Distal clavicular osteolysis: a review of the literature

Bull NYU Hosp Jt Dis. 2008;66(2):94-101.

Abstract

Acute distal clavicular osteolysis was first described in 1936. Since then, distal clavicular osteolysis (DCO) has been separated into traumatic and atraumatic pathogeneses. In 1982 the first series of male weight trainers who developed ADCO was reported. The association of weightlifting and ADCO is especially important considering how routine a component weights are to the male athlete's training. The pathogenesis of DCO has often been debated. The most widely accepted etiology involves a connection between microfractures of the subchondral bone and subsequent attempts at repair, which is consistent with repetitive microtrauma. Symptoms usually begin with an insidious aching pain in the AC region that is exacerbated by weight training. On examination, patients have point tenderness over the affected AC joint and pain with a cross-body adduction maneuver. Although DCO may seem like an easy and quick diagnosis, one must rule out other possibilities. Avoidance of provocative maneuvers, modification of weight training techniques, ice massage, and nonsteroidal anti-inflammatory drugs (NSAID) constitute the basis of initial treatment. Much of the literature supports the same general indications for surgery. These include point tenderness of the AC joint, evident abnormal signs with AC joint scintigraphy and AC radiographs, lack of response to conservative treatment, and an unwillingness to give up or modify weight training or manual labor. Distal clavicle resection has provided good results. Distal clavicle osteolysis is a unique disease most likely due to an overuse phenomenon.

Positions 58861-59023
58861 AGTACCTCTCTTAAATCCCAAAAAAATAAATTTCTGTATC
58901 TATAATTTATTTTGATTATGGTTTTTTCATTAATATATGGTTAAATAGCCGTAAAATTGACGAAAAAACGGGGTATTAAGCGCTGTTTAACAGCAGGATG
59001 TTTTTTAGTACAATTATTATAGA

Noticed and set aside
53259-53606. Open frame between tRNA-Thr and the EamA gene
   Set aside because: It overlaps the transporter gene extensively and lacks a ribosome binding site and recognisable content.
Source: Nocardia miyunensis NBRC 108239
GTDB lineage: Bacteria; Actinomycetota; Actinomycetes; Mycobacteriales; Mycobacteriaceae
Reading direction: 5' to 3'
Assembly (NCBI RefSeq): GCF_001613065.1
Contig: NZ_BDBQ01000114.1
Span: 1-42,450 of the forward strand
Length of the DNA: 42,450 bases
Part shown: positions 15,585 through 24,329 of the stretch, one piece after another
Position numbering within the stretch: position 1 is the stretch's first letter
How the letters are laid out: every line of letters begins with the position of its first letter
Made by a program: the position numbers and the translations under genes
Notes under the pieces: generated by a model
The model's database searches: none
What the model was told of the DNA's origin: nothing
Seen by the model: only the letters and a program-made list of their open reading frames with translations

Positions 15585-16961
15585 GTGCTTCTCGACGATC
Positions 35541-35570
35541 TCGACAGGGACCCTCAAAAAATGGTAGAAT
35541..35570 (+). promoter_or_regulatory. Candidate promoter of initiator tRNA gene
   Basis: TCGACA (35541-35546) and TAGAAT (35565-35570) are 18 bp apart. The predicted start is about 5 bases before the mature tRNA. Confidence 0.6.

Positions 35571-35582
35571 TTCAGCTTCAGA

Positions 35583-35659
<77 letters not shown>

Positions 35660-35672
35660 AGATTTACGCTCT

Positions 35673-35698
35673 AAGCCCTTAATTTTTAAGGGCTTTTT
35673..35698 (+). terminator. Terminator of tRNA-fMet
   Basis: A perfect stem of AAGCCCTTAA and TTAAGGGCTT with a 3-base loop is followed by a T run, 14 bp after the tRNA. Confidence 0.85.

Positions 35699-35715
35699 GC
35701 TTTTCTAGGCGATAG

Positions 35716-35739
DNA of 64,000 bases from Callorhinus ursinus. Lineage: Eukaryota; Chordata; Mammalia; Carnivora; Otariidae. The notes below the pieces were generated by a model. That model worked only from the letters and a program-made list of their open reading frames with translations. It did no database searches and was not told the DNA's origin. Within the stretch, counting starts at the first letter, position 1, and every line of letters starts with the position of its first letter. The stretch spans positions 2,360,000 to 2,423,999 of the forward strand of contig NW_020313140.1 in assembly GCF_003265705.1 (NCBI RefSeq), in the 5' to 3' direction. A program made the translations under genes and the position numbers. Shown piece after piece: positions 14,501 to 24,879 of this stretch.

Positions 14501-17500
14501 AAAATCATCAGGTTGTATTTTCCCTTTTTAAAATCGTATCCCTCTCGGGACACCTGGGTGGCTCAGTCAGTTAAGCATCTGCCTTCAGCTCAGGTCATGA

Publication types

  • Review

MeSH terms

  • Acromioclavicular Joint / injuries
  • Arthroscopy
  • Athletic Injuries / complications
  • Clavicle / pathology*
  • Cumulative Trauma Disorders / complications
  • Diagnosis, Differential
  • Diagnostic Imaging
  • Humans
  • Osteolysis / diagnosis
  • Osteolysis / etiology
  • Osteolysis / pathology*
  • Osteolysis / therapy